Ontario Moves To Protect Sturgeon
McGuinty Government Restricts Harvest In Both Recreational And Commercial Fisheries
As of July 1, 2008, recreational anglers will no longer be allowed to keep any lake sturgeon they catch.
Evidence shows that overharvesting is a major factor in putting the species at risk. As a result, only catch and release of this species will be allowed.
Traditional use of lake sturgeon by Aboriginal peoples for subsistence and ceremonial purposes will not be affected.
This change will affect 16 of the 20 Fisheries Management Zones in the province. Two zones already have zero catch and possession limits and two zones have closed seasons.
To further protect the species
- no recreational fishing for lake sturgeon will be permitted on the Mississagi River
- the province will reduce the commercial fishing quotas across the province to zero in 2009.
Ontario's lake sturgeon has declined considerably over the last century, with only about 100 water systems now supporting viable sturgeon populations.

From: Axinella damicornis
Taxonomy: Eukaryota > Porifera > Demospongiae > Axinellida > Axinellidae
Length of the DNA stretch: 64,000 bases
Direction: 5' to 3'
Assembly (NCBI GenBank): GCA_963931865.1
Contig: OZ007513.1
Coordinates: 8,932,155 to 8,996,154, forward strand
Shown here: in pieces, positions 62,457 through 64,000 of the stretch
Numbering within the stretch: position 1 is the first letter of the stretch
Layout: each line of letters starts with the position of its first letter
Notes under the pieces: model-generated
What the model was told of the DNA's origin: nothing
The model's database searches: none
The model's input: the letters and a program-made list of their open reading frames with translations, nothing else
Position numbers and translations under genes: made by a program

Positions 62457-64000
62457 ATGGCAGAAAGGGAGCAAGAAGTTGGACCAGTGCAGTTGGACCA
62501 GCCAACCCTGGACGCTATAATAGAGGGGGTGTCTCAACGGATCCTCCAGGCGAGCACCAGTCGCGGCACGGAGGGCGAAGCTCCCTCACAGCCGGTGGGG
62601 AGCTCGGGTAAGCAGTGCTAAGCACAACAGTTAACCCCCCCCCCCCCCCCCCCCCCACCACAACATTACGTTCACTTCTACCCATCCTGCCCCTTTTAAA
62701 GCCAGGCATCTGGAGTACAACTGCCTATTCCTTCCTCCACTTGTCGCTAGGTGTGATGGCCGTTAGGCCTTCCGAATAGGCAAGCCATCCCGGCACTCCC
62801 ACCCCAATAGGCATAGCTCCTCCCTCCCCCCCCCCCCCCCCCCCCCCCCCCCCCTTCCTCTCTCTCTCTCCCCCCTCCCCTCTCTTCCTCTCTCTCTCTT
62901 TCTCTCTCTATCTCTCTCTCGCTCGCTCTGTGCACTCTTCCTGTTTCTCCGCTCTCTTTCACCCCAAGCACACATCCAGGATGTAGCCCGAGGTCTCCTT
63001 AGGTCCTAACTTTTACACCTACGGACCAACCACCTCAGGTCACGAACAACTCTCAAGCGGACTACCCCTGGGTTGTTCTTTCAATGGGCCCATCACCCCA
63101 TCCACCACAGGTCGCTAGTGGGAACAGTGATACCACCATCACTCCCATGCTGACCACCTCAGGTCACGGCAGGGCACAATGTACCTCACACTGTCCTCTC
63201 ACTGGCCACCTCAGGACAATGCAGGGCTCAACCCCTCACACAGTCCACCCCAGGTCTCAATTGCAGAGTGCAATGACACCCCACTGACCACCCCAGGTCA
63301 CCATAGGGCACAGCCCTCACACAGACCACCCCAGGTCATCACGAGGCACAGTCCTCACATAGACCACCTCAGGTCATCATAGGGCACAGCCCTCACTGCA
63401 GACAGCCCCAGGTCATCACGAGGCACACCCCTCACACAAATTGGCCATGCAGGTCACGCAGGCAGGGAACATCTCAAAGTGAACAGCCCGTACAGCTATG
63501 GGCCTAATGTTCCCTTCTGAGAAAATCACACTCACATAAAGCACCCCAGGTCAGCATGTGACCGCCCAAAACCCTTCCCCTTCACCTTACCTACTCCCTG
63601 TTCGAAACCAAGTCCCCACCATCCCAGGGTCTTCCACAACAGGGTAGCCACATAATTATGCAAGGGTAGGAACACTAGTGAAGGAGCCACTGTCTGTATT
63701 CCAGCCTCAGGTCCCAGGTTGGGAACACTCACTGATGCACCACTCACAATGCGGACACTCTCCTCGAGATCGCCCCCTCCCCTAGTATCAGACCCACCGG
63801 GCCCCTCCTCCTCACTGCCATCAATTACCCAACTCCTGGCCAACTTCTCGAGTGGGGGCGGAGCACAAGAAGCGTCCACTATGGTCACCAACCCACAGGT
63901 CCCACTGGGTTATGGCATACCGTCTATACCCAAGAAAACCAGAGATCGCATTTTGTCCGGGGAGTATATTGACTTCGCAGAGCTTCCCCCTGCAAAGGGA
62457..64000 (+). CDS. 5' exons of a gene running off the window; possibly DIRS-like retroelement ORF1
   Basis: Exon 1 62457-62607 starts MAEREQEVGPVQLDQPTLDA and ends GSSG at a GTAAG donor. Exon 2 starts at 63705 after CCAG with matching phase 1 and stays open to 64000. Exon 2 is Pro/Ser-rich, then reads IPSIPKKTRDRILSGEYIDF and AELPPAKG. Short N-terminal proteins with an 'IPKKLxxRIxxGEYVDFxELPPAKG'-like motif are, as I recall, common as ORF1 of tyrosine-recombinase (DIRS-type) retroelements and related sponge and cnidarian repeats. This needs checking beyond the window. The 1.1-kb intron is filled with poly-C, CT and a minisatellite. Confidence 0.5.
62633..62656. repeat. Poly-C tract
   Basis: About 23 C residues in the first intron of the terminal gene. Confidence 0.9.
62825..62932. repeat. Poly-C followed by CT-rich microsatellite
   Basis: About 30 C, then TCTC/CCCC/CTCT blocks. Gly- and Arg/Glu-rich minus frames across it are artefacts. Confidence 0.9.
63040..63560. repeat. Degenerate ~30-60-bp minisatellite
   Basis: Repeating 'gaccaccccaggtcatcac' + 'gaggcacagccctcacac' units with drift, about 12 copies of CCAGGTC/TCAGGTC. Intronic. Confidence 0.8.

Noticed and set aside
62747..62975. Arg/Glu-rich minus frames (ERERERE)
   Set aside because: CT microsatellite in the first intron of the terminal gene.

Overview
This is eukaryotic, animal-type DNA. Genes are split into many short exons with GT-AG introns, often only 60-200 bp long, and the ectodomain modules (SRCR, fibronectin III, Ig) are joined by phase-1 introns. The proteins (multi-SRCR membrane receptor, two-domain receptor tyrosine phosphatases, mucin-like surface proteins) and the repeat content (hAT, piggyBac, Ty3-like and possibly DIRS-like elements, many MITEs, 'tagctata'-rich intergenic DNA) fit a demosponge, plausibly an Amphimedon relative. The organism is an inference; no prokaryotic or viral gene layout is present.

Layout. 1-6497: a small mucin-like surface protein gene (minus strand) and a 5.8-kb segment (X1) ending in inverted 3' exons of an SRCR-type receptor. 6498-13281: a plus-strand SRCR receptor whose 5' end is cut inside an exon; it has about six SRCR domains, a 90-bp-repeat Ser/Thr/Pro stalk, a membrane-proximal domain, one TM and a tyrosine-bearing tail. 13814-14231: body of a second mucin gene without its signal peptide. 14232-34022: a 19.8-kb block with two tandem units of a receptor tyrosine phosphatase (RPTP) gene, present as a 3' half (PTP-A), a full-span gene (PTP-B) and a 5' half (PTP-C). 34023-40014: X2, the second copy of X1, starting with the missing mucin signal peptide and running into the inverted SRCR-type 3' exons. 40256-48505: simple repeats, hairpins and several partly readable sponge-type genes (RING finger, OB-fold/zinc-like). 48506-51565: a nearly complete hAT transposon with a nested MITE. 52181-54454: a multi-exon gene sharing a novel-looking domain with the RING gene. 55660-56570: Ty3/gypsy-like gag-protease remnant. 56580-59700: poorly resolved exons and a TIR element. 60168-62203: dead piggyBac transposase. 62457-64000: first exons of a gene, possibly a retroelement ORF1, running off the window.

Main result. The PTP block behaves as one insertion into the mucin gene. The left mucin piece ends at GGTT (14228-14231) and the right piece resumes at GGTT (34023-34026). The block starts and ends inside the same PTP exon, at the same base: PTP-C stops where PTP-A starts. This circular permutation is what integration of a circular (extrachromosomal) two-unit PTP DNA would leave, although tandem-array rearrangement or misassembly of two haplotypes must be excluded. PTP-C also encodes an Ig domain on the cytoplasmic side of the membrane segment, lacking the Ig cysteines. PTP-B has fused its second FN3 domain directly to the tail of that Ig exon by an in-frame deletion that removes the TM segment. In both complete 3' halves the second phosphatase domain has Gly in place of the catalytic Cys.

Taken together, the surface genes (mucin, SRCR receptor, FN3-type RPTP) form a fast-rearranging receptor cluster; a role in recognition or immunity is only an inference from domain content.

The ministry will be consulting with stakeholders and Aboriginal people to develop a long-term province-wide management strategy that will address issues affecting the sustainability of sturgeon populations.
- The lake sturgeon is the largest and longest lived of any of Canada’s freshwater species.
- An adult sturgeon can reach a length of 2.5 metres, weigh more than 150 kilograms and live more than 100 years.
“Overharvesting of lake sturgeon is a serious threat to its sustainability. We are taking action in Ontario to protect the long-term health and recovery of this species.”